Plugging all the new polling data of late into our trend system, we find that the medium term deterioration in the Labor government’s two party preferred vote has stabilised out around the 46% mark over the last 6 weeks. A lot of day to day stuff came and went, from budgets to boat people, from carbon pricing to the usual day to day gibberish – none of it made a jot of difference.

An interesting pattern that has developed this year is how the Coalition has increased their lead over the ALP in relatively short bursts, followed by a small contraction or consolidation in the Coalition vote, before going on to enjoy another burst of support. It’s almost as if each time the government loses some political “event”, a chunk of their support moves across to the Coalition – but without the opposite ever occurring –  where government “wins” fail to achieve any growth in their political standing.

In one respect, it’s as if the government has been saddled with all downside risk in the electorate and no corresponding upside. Lose an event and their support shrinks – win an event and their support doesn’t move in any significantly beneficial manner for them.

On the primary vote trends, the same basic pattern has been occurring as with the two party preferred, but with the added component of a slightly fading Greens vote (click to expand the charts).

Finally, the net approval ratings of Gillard and Abbott by gender make for some interesting food for thought. Here we’ll use Nielsen data.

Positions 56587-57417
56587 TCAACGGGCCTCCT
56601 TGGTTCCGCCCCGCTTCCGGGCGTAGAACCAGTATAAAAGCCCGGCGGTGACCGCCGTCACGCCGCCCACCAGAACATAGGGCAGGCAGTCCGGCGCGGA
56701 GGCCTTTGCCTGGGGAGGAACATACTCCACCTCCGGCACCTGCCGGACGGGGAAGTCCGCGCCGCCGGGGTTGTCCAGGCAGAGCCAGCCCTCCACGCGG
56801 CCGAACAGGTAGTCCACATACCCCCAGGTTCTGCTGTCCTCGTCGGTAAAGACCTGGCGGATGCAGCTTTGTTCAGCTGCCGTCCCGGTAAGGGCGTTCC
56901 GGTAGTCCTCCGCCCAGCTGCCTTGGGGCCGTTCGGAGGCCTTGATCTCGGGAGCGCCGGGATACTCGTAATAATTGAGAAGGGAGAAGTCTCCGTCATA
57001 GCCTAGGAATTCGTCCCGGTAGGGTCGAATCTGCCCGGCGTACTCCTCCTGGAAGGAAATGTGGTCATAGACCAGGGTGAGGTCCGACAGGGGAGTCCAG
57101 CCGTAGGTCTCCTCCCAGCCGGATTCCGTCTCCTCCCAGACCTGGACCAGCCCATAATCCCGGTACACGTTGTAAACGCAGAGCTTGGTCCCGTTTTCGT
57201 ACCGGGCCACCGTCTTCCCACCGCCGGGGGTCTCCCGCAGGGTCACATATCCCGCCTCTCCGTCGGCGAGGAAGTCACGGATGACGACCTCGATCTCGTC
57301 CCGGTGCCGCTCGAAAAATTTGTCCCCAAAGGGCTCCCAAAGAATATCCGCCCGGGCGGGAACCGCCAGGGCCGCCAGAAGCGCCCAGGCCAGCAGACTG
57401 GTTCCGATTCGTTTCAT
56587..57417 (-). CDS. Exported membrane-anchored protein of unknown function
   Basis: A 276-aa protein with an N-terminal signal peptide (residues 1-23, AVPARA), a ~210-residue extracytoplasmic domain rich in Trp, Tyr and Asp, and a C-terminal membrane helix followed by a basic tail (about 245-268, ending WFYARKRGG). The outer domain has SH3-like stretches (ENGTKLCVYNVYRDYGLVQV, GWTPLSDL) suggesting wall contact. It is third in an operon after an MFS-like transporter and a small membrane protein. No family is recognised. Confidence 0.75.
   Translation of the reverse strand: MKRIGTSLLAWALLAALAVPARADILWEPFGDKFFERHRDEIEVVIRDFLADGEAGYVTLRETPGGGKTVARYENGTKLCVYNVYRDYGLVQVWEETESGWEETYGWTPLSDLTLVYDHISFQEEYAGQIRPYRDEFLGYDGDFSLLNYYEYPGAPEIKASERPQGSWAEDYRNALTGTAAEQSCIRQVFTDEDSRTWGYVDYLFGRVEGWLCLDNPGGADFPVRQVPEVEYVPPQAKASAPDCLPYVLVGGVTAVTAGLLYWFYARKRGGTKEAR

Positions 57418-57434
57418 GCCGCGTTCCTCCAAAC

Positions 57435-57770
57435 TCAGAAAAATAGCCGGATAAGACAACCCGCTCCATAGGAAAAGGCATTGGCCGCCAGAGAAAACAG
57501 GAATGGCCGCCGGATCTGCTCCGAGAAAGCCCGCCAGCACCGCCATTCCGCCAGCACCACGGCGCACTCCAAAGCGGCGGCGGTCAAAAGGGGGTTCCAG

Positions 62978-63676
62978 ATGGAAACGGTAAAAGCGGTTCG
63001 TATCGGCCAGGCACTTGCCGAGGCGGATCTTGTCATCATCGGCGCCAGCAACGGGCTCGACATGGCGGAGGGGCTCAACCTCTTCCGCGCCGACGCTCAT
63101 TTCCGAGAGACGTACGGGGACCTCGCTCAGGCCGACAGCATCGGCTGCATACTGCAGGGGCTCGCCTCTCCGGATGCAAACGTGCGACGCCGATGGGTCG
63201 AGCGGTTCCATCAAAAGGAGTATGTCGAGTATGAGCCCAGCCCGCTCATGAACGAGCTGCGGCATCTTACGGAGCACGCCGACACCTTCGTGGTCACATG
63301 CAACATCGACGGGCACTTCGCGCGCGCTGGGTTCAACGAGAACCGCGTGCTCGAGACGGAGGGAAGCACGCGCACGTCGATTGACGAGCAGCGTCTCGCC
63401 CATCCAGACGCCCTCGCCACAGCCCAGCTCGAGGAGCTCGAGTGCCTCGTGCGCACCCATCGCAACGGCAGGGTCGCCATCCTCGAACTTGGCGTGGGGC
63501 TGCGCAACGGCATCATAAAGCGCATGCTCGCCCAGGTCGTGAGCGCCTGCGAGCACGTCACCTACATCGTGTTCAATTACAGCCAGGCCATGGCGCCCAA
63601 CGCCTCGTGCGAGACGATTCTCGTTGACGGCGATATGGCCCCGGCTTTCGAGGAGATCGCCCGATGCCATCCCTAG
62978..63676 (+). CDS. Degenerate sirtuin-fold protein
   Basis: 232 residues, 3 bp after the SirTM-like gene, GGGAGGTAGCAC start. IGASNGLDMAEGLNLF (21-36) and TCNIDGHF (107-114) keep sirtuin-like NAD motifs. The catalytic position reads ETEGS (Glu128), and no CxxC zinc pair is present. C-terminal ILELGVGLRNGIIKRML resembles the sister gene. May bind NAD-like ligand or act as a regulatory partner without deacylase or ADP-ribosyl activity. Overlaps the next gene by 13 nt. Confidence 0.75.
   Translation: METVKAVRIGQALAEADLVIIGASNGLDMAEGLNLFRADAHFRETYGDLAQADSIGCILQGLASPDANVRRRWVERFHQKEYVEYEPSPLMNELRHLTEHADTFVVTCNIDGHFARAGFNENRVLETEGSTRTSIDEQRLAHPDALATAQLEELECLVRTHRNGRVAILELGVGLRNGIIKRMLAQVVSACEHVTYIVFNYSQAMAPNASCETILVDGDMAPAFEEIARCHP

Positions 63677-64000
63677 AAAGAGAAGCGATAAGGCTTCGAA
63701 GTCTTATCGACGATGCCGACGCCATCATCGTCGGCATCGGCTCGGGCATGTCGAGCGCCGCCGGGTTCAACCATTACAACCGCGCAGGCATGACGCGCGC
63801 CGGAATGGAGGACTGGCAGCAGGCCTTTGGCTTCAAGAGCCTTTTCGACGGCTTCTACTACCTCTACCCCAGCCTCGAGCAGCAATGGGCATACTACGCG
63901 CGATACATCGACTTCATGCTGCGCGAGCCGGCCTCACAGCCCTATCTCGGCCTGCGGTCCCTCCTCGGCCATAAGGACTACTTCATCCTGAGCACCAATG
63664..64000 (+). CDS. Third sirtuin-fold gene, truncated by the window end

Back when Gillard became PM, she held high approval ratings and high voting intention numbers among women, while Abbott held moderate approval ratings among men and enjoyed a relatively small but significant lead on voting intention among men. Over the last year, Abbott has increased his male voting intention figures while his male net approval rates split fairly evenly. However, Gillard’s support among women has dropped significantly in both voting intention and net approval – effectively creating the difference between the ~53/47 two party preferred lead to Labor we saw back in July last year vs. the 54/46 results favouring the Coalition we see today. If we compare the aggregate poll results between July 2010 and May of this year, they tell the story.

Gillard lost her strong gender advantage among women while Abbott’s gender advantage among men grew significantly.

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